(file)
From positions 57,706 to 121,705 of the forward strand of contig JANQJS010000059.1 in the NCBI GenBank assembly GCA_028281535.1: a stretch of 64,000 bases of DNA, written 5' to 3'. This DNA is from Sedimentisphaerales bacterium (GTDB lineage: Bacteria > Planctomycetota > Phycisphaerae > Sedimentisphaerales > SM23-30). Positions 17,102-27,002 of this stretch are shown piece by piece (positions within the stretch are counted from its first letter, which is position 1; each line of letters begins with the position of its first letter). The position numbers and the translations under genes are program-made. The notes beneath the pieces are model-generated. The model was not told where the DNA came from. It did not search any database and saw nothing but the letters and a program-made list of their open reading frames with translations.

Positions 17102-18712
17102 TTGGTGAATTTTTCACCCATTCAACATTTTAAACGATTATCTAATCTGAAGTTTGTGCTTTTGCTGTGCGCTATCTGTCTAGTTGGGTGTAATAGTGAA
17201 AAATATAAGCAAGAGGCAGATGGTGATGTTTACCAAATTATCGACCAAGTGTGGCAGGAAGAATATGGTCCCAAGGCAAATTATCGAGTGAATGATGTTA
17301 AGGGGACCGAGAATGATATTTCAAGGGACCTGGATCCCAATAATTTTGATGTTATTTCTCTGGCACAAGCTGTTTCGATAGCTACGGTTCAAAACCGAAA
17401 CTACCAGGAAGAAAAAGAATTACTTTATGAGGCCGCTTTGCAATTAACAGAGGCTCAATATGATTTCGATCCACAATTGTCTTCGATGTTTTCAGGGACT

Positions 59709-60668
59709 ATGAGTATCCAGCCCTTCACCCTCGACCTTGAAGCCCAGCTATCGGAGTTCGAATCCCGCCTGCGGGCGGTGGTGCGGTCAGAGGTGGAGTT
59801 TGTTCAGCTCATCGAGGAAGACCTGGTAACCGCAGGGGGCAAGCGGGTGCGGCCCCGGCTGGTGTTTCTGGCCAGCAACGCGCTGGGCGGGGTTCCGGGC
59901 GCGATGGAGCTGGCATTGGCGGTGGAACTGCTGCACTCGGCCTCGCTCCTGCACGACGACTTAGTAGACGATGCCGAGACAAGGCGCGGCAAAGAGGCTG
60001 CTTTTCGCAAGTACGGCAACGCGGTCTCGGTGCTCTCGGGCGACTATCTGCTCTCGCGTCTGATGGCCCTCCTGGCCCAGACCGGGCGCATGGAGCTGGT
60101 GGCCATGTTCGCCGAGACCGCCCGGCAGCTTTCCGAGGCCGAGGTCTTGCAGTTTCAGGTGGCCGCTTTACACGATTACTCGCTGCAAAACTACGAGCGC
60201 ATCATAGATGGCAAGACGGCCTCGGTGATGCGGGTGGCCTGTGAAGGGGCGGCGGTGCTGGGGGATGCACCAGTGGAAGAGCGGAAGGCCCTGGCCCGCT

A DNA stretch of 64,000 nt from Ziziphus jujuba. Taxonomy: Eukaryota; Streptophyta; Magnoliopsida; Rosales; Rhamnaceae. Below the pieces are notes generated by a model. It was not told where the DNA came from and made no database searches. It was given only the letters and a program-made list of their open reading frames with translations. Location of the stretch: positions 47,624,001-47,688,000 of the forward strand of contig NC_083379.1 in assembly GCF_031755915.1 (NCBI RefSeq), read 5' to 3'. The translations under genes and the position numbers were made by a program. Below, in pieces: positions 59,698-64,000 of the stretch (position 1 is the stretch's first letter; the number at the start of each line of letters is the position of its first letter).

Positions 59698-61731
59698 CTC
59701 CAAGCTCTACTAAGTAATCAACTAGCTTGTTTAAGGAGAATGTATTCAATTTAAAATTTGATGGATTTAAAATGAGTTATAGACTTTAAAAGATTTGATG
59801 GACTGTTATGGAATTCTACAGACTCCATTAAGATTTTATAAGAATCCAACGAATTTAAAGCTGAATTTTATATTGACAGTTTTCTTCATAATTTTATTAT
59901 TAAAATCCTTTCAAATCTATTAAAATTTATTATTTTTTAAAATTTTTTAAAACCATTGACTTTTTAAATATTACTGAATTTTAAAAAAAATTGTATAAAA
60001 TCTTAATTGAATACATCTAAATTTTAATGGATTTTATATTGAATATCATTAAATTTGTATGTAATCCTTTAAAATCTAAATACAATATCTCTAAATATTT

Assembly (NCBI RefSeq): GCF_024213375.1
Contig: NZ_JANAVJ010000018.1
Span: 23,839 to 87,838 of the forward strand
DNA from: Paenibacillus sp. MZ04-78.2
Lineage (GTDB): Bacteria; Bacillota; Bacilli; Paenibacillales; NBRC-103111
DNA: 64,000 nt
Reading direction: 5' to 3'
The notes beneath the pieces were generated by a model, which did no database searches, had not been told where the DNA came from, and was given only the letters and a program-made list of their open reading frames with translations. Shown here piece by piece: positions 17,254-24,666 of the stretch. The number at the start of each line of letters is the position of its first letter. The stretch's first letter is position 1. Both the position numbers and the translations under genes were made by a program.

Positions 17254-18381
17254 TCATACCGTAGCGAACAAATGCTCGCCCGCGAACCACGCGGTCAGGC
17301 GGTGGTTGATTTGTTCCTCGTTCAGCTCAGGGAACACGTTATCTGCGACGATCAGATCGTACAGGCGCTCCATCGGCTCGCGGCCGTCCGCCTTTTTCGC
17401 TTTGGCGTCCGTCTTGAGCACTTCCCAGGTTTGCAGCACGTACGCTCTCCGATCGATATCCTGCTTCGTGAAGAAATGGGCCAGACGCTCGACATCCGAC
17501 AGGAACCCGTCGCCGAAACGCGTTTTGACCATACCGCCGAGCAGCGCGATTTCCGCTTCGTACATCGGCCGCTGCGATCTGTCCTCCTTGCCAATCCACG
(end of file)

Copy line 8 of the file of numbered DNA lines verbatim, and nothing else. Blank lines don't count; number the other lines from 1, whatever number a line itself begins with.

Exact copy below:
59709 ATGAGTATCCAGCCCTTCACCCTCGACCTTGAAGCCCAGCTATCGGAGTTCGAATCCCGCCTGCGGGCGGTGGTGCGGTCAGAGGTGGAGTT